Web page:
UMass should not be charging full tuition for online classes

The quality of online classes is not equivalent to in person classes

UMass+should+not+be+charging+full+tuition+for+online+classes

Meghan Sorensen

By Joseph Ellis, Collegian Contributor

As a new transfer student to the University of Massachusetts during this unprecedented health crisis and mass-migration to online learning, I had one question: Will my school lower tuition since we are learning remotely? The short answer is no. You can read the long answer here.

The reasoning that the University gave is that its costs have not gone down, and the quality of the education we are receiving is the same. While the current COVID-19 mitigation measures are necessary, there should have been a tuition reduction for this semester because we are not actually receiving the same quality of education through remote learning. If the school needs to make up for budget cuts, the money should not come from us.

The idea that these two teaching formats are equally valuable is absurd on its face. Online learning is not only inferior to in-person lectures in a general sense, but adapting to a completely new format as quickly as we did makes it even worse. Much of the research comparing in-person to online classes was done prior to the current crisis, and often included people who knew what they signed up for, which makes it non-applicable to today’s situation. Most members of this cohort of students would likely never have signed up for an online semester, given the choice. On top of that, most of the professors have spent their entire careers teaching in lecture halls. Many of them do not have the experience necessary to teach effectively in an entirely new format.

The limited research done on online learning shows that, on average, most students perform worse in and subjectively view online classes as more difficult than in-person alternatives. This particular study examined the effects on two randomly assigned groups of high school algebra students on their school performance — one online, and one in-person. This makes the study more convincing because when students self-select, they will choose the format they are more comfortable with, and likely to perform better in.

It is also true that students who already have issues in school feel the negative effects even more. This is why it is unsurprising that members of minority groups (and male students, though they are not a marginalized group in the sense we use the term) had even worse outcomes in an online learning environment than they did in regular classes.

This suggests that online learning is not as valuable as regular classes.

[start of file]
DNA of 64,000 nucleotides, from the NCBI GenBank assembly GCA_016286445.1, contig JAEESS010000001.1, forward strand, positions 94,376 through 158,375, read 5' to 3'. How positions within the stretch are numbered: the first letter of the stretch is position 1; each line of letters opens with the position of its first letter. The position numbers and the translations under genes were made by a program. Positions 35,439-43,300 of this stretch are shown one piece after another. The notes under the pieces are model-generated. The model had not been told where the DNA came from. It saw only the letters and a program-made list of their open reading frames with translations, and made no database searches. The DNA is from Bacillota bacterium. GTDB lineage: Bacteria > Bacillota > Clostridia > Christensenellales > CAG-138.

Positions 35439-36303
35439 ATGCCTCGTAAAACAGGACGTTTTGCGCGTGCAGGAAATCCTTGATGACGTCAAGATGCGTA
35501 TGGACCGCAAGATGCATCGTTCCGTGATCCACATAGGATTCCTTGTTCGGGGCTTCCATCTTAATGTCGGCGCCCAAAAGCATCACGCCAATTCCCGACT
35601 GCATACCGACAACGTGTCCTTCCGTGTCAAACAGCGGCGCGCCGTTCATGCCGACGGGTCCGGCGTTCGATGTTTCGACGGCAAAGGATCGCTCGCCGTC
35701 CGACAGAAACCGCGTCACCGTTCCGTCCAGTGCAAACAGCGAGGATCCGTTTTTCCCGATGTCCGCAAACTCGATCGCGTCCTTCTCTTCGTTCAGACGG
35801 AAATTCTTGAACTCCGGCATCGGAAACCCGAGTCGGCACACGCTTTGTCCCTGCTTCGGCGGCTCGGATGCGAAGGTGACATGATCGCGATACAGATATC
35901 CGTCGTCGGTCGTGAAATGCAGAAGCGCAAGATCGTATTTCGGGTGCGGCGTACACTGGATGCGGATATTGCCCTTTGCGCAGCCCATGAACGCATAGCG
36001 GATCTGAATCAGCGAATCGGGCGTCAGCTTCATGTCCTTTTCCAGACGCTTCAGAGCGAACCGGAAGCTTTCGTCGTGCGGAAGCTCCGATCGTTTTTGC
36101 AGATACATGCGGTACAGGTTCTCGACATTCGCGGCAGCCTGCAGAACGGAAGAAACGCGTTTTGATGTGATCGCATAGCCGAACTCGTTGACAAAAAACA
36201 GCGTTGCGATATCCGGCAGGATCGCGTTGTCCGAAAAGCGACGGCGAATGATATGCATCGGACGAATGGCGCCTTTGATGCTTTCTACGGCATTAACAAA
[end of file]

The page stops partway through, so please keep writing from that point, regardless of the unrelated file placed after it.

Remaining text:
UMass’s rationale is that they are equivalent in value, but if online learning is of the same quality as traditional learning, then why is the online program through UMass cheaper than attending the school in person? Online classes range from $402 to $482 for online courses through University Without Walls. Assuming a full-time schedule with 15 credits per semester, the cost would be between $6,030 and $7,230. Meanwhile, our undergraduate tuition this year is $7,895.50 in-state, and $17,889.50 for out-of-state students. Most students are not attracted to online classes. If they were, the price of online classes would be higher regardless of the public health situation. However, when students come to college, many of them are not just paying for specific skills or a specific standard of academic training; they are also paying for an experience. According to an Axios poll, most “traditional aged” students see the switch to online learning as less valuable than in-person classes.

Then comes the final objection raised by the school: its expenses. In its explanation, the school wrote, “In some cases, the cost of providing remote instruction is actually higher than in person, as a result of the technological resources required.” Vague wording aside (“in some cases” does not necessarily mean “this case”), this is not an argument in favor of keeping tuition levels the same, per se. The school needs to justify its decision more forcefully if it wants to convince anyone that it did the right thing.

Simply because there is a budget shortfall does not mean that we, the students, are the ones who must take the hit. There are other places for the university to make up the difference. As of last year, the endowment for UMass Amherst was $363 million. According Harvey Silverglate, writing for WGBH, “The entire UMass system has lately expanded its handsomely-paid bureaucracy.” Silverglate also pointed out that Martin Meehan, the president of the UMass system, gets paid at least $769,500 annually. In other words, the school does not have to sell us an inferior product at the same price. I’d suggest that it free up some additional funding, if needed, by reversing the “administrative bloat” that has been growing in UMass, as well as colleges around the country, for decades.

What is this about, then, if not the quality of our education or the absence of funds? Budget cuts reveal priorities, and a tuition reduction would have prioritized us.

Joseph Ellis is a Collegian contributor and can be reached at [email protected]